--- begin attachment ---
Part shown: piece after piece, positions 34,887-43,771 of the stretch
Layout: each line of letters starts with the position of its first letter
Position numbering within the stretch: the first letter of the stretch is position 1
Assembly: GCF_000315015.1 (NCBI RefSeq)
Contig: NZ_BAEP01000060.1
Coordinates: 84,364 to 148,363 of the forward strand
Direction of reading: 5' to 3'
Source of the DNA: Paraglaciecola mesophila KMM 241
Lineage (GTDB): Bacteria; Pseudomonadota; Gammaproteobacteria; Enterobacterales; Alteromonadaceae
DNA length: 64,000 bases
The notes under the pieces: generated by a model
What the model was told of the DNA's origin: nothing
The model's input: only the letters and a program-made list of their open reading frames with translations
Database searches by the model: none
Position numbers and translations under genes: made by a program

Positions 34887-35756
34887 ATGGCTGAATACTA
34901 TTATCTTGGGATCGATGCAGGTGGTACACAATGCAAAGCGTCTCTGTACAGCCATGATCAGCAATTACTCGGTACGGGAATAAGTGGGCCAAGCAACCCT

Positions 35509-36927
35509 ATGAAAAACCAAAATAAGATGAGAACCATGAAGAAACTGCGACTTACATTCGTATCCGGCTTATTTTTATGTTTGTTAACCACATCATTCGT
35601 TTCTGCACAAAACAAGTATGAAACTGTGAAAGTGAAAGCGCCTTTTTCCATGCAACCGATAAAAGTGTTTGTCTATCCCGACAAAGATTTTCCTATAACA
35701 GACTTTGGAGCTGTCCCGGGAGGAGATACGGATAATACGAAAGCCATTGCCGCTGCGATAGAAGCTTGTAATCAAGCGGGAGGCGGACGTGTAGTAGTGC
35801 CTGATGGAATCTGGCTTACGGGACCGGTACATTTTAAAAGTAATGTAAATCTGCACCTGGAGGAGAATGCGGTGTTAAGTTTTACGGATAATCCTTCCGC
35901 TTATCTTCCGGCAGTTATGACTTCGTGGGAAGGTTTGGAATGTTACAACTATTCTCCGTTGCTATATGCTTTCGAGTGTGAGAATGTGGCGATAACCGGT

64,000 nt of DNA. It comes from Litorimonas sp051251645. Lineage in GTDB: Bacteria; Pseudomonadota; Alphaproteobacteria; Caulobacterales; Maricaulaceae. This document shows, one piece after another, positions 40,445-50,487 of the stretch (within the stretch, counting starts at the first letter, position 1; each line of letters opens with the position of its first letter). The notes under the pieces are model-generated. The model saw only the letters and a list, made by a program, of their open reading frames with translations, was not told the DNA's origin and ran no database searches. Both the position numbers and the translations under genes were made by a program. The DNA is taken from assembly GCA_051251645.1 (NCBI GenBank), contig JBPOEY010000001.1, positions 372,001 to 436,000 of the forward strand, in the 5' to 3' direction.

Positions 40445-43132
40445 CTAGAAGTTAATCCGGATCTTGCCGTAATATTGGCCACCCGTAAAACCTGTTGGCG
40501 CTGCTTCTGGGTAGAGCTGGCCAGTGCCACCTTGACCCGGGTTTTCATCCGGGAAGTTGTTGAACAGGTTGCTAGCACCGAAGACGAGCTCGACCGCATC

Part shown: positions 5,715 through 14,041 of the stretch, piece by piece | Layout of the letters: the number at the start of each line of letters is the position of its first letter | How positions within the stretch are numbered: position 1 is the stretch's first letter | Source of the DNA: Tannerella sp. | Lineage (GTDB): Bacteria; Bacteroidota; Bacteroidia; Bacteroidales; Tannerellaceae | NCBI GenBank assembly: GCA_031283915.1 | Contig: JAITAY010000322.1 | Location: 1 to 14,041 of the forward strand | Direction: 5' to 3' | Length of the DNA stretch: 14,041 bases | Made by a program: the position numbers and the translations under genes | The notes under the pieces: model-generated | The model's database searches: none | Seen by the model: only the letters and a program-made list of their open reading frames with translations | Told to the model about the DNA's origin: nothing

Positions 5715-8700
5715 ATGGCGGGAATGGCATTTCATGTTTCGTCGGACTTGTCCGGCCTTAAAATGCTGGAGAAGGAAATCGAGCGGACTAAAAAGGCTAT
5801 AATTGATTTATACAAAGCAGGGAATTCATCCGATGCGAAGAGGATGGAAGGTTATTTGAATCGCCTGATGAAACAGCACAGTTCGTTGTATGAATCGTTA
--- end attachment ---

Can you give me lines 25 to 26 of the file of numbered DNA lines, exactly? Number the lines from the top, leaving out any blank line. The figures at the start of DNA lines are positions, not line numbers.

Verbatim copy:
64,000 nt of DNA. It comes from Litorimonas sp051251645. Lineage in GTDB: Bacteria; Pseudomonadota; Alphaproteobacteria; Caulobacterales; Maricaulaceae. This document shows, one piece after another, positions 40,445-50,487 of the stretch (within the stretch, counting starts at the first letter, position 1; each line of letters opens with the position of its first letter). The notes under the pieces are model-generated. The model saw only the letters and a list, made by a program, of their open reading frames with translations, was not told the DNA's origin and ran no database searches. Both the position numbers and the translations under genes were made by a program. The DNA is taken from assembly GCA_051251645.1 (NCBI GenBank), contig JBPOEY010000001.1, positions 372,001 to 436,000 of the forward strand, in the 5' to 3' direction.

Positions 40445-43132